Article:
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FAQs for visual analysis

Ken Smith
Ken Smith by Osian Grant 2007
What is a visual analysis?

Visual analysis is a way of writing about an artwork in order to understand it better. It involves looking closely at the visual qualities of the work and considering how the various elements come together to create a particular effect or experience. A visual analysis is like an essay in that it has an introduction and paragraphs that develop the writer's ideas, explore perceptions and lead toward a conclusion.

What is the difference between describing and analysing?

Description and analysis are related, but describing is only one aspect of analysing. When you analyse anything, you first need a description of the several parts that you have distinguished in some coherent work. In other words, you need not only to identify the constituent parts but also to explain how they relate to one another. Analysis thrives on description but includes something else that suggests how the parts (or elements) of an artwork are structured to make up a whole.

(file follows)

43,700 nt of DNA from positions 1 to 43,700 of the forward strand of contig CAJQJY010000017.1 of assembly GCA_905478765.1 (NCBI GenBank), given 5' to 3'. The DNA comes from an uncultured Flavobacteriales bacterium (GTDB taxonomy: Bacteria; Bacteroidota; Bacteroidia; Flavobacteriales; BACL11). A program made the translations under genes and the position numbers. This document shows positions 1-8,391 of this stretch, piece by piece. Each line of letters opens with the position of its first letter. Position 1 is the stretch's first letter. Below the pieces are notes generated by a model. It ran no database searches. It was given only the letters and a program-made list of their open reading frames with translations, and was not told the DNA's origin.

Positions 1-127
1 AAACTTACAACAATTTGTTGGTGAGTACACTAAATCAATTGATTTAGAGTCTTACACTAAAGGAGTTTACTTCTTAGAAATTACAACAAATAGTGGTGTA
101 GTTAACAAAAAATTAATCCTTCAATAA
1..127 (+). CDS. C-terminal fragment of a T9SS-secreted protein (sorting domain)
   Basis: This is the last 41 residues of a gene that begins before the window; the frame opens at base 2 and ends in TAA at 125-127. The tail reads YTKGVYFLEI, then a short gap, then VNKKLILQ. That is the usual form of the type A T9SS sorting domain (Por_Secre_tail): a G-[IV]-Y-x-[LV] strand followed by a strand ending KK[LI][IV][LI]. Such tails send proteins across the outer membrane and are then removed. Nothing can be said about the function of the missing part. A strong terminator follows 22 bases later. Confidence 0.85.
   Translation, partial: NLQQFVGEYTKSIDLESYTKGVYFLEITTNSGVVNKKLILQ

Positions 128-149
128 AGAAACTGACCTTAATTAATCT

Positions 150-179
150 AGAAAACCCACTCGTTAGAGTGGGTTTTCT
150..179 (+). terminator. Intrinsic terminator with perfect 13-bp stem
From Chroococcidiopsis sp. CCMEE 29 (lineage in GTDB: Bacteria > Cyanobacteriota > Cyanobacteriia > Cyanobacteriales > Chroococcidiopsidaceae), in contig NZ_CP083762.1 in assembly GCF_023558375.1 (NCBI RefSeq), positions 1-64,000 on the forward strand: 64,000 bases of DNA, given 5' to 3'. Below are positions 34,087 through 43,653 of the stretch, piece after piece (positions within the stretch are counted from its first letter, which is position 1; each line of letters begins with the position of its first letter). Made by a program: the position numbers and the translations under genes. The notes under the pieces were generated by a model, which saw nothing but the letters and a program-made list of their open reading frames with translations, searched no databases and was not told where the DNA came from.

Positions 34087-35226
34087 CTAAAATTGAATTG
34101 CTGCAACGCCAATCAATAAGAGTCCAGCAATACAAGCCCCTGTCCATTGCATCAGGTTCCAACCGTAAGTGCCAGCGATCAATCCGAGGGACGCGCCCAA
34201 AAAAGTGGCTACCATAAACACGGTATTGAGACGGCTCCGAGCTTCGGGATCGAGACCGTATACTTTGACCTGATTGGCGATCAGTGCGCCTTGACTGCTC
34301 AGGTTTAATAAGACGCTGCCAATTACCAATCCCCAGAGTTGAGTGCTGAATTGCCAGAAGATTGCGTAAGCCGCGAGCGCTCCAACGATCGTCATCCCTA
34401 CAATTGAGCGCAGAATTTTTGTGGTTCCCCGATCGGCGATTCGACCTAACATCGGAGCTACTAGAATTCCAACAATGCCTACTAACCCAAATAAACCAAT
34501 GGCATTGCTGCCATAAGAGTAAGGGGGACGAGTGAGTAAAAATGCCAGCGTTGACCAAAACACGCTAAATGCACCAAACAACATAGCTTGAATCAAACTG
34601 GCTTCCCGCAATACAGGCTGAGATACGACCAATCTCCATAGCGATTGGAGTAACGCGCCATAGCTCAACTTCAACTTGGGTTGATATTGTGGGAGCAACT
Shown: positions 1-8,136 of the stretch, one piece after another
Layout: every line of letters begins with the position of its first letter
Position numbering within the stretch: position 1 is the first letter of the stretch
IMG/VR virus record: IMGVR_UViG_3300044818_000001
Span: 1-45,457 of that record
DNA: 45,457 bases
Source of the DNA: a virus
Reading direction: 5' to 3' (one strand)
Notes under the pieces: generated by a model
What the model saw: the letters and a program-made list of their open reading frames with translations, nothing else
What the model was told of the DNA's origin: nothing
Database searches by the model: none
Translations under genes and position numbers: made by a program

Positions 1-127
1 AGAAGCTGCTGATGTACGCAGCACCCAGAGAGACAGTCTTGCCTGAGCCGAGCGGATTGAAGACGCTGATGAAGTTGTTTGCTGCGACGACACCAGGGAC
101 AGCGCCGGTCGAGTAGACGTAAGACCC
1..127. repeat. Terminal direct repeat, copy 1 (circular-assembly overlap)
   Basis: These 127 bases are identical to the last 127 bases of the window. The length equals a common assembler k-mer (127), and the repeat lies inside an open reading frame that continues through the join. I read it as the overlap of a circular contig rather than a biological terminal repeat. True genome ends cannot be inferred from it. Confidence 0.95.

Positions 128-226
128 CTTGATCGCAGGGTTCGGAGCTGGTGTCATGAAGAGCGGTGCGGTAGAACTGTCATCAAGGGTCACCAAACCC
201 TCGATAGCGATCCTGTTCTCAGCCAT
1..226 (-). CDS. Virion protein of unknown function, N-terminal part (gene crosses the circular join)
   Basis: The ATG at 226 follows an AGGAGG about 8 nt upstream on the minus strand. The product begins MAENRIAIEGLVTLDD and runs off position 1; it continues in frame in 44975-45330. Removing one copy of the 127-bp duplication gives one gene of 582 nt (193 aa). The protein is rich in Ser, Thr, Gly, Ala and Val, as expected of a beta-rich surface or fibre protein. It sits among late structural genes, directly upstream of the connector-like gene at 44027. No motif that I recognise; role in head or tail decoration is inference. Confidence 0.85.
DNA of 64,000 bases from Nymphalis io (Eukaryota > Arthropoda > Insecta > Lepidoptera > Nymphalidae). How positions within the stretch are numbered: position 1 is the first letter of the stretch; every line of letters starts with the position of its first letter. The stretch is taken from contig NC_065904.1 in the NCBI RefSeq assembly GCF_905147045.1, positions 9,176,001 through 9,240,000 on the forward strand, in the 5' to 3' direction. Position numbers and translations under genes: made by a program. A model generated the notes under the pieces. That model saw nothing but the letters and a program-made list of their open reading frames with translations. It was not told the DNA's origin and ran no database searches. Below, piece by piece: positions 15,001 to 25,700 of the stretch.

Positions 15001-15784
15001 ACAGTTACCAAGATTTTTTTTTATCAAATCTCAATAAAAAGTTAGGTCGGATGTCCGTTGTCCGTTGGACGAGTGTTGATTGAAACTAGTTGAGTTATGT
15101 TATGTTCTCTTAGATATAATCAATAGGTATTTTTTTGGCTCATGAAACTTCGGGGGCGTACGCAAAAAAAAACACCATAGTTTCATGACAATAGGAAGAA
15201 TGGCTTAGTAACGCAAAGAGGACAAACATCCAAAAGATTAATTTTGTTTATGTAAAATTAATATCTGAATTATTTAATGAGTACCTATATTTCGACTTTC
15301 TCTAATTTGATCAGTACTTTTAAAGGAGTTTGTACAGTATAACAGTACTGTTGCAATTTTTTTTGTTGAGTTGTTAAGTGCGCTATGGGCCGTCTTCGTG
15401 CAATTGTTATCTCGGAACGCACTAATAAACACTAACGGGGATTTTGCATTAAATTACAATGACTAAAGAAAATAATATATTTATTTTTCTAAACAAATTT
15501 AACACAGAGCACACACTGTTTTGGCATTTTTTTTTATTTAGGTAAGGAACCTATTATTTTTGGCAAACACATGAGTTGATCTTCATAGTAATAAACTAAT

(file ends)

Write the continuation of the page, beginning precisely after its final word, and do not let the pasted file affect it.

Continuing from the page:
Is it okay to write in the first person (use the word 'I') in my visual analysis?

Yes, it is fine to use this excellent personal pronoun! It identifies the fact that the text has an author (you) and helps you declare your opinions, which are awkward to express in any other person or in passive speech.

How does writing a visual analysis relate to my studio practice?

The skills of observation, insight and expression required for writing a visual analysis are also important in your studio practice. Indeed, the more you are able to understand and explain how the various elements of a work of art or design combine to create a particular effect on the viewer, the more you will be able to translate that knowledge into your own work.

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